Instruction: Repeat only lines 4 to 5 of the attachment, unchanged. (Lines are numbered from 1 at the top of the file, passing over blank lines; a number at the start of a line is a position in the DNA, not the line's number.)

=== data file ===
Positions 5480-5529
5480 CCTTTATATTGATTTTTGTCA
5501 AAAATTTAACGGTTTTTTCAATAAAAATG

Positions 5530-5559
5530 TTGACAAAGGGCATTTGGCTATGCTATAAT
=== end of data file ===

Positions 5530-5559
5530 TTGACAAAGGGCATTTGGCTATGCTATAAT